President outlines a 2nd-term agenda

In broad terms, Bush vows to spread freedom, improve U.S. education

July 22, 2004|By Jeff Zeleny | Jeff Zeleny,CHICAGO TRIBUNE

WASHINGTON - Beset by a series of challenges from his first term and an electorate uncertain about granting him another, President Bush declared yesterday that he has "turned a corner in spreading freedom throughout the world" and said that theme would remain a critical piece of a second term he is tenaciously fighting to win.

"We will pass the enduring values of our country to another generation. We will continue to lead the cause of freedom and peace," the president said. "And we will prevail."

At a Republican fund-raiser, where 7,000 contributors toasted him at "The President's Dinner," Bush reflected on the successes and the struggles from four years in the White House and promised to outline a forward-looking agenda in August.

The president has waited longer than most of his recent predecessors in sharing his plan for a second term. Some Republicans have urged the White House to begin offering such a plan to change the subject from the war in Iraq.

In his speech last night, Bush offered only a generic outline of his plan for another four years, pledging to "spread opportunity to every corner of this country." Senior campaign advisers said a full agenda would be outlined as the president campaigns in August before the Republican convention in New York.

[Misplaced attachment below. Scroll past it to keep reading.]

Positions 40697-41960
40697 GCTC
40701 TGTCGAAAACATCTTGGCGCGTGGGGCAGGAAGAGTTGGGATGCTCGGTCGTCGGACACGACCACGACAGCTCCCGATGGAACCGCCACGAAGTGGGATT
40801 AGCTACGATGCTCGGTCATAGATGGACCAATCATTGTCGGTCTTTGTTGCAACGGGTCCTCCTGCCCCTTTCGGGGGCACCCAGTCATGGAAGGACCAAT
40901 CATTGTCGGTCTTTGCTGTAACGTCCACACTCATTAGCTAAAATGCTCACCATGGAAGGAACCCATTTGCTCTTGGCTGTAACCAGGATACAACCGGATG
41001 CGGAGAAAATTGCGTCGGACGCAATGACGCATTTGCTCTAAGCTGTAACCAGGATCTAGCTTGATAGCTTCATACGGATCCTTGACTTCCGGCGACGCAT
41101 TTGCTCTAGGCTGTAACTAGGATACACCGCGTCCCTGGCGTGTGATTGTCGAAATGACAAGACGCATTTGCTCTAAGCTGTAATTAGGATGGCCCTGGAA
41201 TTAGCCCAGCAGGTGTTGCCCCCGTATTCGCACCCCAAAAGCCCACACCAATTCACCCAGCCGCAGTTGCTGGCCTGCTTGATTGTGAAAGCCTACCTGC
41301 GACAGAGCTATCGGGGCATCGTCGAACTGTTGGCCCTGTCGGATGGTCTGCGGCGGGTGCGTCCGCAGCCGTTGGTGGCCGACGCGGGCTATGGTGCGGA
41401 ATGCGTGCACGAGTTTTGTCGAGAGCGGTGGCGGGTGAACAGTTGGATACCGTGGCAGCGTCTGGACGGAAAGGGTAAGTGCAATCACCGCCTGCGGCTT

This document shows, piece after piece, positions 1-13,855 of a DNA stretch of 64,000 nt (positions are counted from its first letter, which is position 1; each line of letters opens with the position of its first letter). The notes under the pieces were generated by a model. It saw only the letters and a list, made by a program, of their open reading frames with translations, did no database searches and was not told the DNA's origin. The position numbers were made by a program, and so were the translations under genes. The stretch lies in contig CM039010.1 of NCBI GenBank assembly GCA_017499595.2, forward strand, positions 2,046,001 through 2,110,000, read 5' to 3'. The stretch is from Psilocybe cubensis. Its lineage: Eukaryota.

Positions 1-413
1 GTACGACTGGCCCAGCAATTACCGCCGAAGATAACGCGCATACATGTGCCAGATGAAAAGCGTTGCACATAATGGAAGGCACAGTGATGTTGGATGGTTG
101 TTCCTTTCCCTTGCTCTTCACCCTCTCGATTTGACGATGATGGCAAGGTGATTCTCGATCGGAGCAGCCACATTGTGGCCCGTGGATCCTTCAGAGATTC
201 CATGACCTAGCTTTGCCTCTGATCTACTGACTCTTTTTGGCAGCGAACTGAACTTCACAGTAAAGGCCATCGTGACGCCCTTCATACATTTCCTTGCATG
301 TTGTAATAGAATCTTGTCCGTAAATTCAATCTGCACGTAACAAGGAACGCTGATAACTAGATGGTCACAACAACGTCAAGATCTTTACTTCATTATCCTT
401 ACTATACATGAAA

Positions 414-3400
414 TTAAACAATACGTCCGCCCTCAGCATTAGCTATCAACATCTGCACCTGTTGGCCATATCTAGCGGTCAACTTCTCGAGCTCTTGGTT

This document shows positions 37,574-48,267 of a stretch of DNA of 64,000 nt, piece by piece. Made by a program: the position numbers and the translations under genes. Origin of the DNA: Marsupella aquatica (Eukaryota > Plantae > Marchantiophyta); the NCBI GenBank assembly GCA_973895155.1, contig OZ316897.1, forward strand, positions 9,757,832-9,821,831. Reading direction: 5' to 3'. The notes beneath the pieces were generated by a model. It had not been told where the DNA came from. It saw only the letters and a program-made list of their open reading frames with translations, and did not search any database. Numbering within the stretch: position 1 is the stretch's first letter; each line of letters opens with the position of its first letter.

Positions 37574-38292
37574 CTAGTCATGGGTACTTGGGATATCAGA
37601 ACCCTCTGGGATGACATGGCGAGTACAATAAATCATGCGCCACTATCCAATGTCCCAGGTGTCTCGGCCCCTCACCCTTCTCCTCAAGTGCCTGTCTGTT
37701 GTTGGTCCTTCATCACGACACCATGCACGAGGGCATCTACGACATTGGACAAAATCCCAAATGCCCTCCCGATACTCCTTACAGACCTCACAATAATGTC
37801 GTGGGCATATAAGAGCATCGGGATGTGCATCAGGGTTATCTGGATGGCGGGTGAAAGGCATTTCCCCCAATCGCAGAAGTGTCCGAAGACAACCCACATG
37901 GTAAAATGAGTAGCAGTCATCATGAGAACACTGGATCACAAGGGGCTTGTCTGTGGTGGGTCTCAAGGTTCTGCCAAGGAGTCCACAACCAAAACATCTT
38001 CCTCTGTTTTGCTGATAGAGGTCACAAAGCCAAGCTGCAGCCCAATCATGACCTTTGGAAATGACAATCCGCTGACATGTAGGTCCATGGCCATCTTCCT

He charged that his Democratic rival, Massachusetts Sen. John Kerry would raise taxes - the "wrong medicine" for the economy, Bush said.

"This nation is on a rising path, and with four more years we'll achieve more growth, new and higher-paying jobs and greater opportunity for all of our citizens," Bush said.

Before being greeted by House Speaker Dennis Hastert of Illinois and other Republican congressional dignitaries on stage, the president made his first visit to his campaign headquarters across the Potomac River in Virginia. He shook hands and thanked more than 170 aides.

Despite the worry of some within the campaign, the president exuded confidence when a Romanian news correspondent asked about the election challenges that lie ahead.

"Let me answer you this way," Bush replied. "I am going to win."

The president's 36-minute address drew enthusiastic applause last night from those who contributed $23 million to GOP congressional campaigns.

But senior Republicans concede privately that Bush is on the defensive with slightly more than three months left until Election Day. A Pew poll released yesterday shows that his job approval rating remains below 50 percent, and Democrats have gained a 12-point edge over Republicans on handling the economy.

"His chances for a second term are clearly threatened, and he's anything but a shoo-in to be re-elected," said Andrew Kohut, director of the Pew Research Center. "His presidency is at risk."

Still, Kerry, has made little headway in breaking the statistical deadlock in his race with Bush. Of 2,009 adults surveyed in the nonpartisan poll from July 8 to July 18, Kerry drew support from 46 percent compared with Bush's 44 percent.

The Chicago Tribune is a Tribune Publishing company.

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